3. Combine the remaining 1 tablespoon light soy sauce, Chinkiang vinegar, sugar, chili garlic sauce, and the remaining 1 teaspoon cornstarch to a small bowl. Mix well.
  4. Cut and prepare the rest of the veggies.
    Easy Kung Pao Chicken Cooking Process | omnivorescookbook.com Easy Kung Pao Chicken Cooking Process | omnivorescookbook.com
  5. Heat the same nonstick skillet again, over medium high heat. If there is not enough oil to cover the bottom of the skillet, add a bit more. When the oil is hot, spread the chicken across the skillet without overlapping the . Let it cook without stirring for 20 seconds. Flip to cook the other side for another 20 seconds. Stir a few times until all surfaces are cooked and slightly browned, but the inside is still raw.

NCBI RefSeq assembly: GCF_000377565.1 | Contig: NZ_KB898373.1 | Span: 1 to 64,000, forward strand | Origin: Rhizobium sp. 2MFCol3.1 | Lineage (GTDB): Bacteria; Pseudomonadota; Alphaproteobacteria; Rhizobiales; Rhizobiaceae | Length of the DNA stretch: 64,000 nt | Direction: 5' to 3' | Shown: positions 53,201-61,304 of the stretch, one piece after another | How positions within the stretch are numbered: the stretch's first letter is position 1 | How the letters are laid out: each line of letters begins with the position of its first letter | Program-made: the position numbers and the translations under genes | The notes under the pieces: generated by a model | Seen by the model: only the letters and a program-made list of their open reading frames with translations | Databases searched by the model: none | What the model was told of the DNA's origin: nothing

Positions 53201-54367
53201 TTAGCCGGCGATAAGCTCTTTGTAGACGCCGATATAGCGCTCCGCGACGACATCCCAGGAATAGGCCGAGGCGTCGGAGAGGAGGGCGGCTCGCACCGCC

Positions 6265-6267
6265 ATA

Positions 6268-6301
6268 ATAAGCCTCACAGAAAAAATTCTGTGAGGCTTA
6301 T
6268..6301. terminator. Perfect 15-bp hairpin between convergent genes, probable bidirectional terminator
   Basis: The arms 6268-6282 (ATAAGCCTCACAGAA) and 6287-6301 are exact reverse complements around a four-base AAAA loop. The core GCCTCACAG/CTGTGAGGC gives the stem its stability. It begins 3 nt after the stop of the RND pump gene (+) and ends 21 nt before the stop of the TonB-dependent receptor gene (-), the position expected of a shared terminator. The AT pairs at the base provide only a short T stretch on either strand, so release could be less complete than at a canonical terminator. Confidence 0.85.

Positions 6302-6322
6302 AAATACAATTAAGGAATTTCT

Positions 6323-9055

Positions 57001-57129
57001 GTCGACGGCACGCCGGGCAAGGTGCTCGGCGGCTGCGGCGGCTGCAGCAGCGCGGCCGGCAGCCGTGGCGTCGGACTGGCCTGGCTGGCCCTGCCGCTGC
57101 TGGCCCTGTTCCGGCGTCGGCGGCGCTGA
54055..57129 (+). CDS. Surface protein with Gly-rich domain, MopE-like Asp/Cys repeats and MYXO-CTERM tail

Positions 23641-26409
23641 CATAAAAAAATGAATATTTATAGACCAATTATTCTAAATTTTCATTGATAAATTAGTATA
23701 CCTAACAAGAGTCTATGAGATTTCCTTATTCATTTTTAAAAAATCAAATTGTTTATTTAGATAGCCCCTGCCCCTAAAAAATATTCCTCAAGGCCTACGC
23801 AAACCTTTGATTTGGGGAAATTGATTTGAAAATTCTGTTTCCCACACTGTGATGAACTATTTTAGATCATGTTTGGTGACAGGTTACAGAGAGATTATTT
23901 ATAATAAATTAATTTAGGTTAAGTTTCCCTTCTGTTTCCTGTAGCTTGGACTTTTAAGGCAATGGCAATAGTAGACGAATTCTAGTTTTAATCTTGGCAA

Easy Kung Pao Chicken Cooking Process | omnivorescookbook.com Easy Kung Pao Chicken Cooking Process | omnivorescookbook.com
  6. Add the scallion and stir another few times. Mix the kung pao sauce again and pour it over the chicken. Immediately stir a few times to mix well until the sauce thickens, 20 seconds. Stop heat. Add peanuts and cucumber. Give it one last stir to mix well. Transfer everything to a plate.
    Easy Kung Pao Chicken Cooking Process | omnivorescookbook.com Easy Kung Pao Chicken Cooking Process | omnivorescookbook.com Easy Kung Pao Chicken Cooking Process | omnivorescookbook.com Easy Kung Pao Chicken Cooking Process | omnivorescookbook.com
  7. Serve warm over steamed rice.

The nutrition facts are calculated based on 1 of the 3 servings generated by this recipe.

Easy Kung Pao Chicken Nutrition Facts | omnivorescookbook.com